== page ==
Like this post? Like us on Facebook for the next one in your feed.

5 Comments

COMMENT POLICY:
We encourage you to have a civil discussion. Note that reads "civil," which means don't act like jerks to each other. Still unclear? No name-calling, racism, or hate speech. Seriously, you're adults – act like it.

Any comments that violates these simple rules, will be removed promptly – along with your full comment history. Oh yeah, you'll also lose further commenting privileges. So if your comments disappear, it's not because the illuminati is screening you because they hate the truth, it's because you violated our simple rules.

  • Feng Shu 3 months ago

    Isn’t it crazy to think it took 3 years to add $600 billion in mortgage credit to institutional lenders after the 2015 rate cut, but took 10 years to add the same amount before that? Canadians should know that was one of the worst steps Canada made towards this super-credit cycle.

  • GTA Landlord 3 months ago

    The credit stimulus is working in some regions. A lot of refis, and HELOCs are back to growth. Late bloomers to the credit boom.

    • Trader Jim 3 months ago

      In the stock market, it’s called a dumb money chase. People that saw their friends and family make a ton of money jump in when they can afford it, not when the trend is right. These people provide liquidity to early investors that made the most. Which hilariously reinforces the appearance that it’s a good investment. Funny thing is, if the people that made the most aren’t buying more, why are you?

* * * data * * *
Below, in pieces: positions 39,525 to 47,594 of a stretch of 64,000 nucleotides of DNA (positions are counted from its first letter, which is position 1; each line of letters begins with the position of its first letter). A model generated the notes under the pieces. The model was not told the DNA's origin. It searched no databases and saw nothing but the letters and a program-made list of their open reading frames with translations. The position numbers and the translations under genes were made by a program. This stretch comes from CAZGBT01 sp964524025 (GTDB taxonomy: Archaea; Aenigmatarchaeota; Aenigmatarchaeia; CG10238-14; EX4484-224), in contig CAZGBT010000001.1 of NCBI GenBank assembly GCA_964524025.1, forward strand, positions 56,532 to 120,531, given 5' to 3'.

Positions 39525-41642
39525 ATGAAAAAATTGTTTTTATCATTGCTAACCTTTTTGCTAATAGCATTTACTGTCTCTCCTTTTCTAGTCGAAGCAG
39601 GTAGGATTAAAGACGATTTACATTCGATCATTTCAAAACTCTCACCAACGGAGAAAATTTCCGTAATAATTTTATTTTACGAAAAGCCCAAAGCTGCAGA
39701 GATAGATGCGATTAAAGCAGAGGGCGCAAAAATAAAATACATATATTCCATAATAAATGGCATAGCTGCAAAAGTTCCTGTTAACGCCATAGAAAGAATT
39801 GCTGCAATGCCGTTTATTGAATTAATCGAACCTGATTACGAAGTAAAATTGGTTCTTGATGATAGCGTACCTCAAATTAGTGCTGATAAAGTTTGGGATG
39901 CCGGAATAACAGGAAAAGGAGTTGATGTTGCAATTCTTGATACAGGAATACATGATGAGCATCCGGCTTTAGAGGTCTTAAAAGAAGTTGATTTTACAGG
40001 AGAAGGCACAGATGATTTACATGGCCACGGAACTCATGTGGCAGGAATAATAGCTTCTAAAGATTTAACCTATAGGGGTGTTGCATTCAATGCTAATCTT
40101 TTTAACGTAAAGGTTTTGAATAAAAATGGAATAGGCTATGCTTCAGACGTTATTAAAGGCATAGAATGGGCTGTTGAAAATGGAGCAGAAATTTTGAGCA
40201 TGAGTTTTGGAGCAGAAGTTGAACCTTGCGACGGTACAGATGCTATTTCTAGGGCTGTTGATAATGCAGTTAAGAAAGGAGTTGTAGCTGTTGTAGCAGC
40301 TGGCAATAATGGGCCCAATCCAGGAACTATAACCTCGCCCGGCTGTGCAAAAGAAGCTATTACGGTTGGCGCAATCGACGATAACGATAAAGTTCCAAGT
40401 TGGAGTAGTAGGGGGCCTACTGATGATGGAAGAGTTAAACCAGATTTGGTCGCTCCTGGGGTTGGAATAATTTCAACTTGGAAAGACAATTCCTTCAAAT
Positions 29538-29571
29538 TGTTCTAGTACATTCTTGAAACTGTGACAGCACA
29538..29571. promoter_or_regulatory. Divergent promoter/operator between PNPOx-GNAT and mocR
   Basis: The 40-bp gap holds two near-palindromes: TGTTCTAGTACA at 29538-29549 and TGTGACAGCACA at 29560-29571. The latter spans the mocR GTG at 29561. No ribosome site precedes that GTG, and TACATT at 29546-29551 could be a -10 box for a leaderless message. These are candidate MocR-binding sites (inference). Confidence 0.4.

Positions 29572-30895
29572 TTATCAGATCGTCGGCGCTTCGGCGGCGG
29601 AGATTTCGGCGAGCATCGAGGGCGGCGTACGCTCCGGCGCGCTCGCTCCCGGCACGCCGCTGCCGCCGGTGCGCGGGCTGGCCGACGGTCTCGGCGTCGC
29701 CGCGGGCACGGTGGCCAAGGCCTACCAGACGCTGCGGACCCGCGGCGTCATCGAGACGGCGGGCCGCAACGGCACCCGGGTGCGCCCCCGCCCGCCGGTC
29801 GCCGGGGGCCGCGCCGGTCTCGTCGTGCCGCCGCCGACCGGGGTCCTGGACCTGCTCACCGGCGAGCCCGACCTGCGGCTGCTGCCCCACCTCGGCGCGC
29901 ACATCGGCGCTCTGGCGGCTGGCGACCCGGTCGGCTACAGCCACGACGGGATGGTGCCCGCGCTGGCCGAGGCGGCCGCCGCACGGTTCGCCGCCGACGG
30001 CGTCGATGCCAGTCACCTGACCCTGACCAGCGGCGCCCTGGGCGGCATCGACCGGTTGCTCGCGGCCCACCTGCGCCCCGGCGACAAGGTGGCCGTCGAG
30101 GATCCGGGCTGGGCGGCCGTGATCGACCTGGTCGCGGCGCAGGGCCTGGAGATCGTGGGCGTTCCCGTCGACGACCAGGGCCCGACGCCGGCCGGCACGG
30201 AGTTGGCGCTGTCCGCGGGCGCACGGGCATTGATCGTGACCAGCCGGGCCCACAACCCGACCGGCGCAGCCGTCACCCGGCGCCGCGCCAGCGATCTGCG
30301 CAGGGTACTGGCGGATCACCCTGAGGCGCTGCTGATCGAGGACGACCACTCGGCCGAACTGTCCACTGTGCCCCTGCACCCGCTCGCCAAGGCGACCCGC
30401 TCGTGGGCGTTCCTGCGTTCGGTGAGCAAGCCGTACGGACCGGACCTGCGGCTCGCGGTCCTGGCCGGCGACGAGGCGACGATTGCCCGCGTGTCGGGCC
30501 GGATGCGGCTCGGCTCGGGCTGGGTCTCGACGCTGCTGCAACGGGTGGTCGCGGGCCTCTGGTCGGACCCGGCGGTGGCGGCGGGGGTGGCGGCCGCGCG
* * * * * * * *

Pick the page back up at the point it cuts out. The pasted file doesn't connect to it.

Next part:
Usually pumped by institutions themselves, that are selling into the trend. When the rug gets pulled out and few people get to keep their gains, they smart money basically just says, “should’ve learned when to sell.”

      • Jack 3 months ago

        Trader Jim – Seems that trend is moving to Montreal. While they are cheaper in Montreal, prices in some areas have jumped 30% in the past year. My wife and I have money diligently saved to buy a house, except none of the overpriced houses on the market even interest us. As two working professionals with good salaries, I fail to see how people are stretching themselves with less income to pay premium prices for shitty houses.

        Meanwhile, Airbnb has pumped up the rental market due to less inventory, forcing people to looking into buying vs paying 50% more rent than they did 3 years ago. I am aghast at people lack of financial discipline, and their willingness to succumb to FOMO knee jerk house purchases. smh

  • Ethan Wu 3 months ago

    The email said “time for stimulus?”

    Technically the Bank of Canada is already providing stimulus. The CMB purchases they made are the equivalent of almost 3% of mortgage credit printed. Adjust that for interest, and that’s a significant injection of liquidity to suppress rates.

Comments are closed.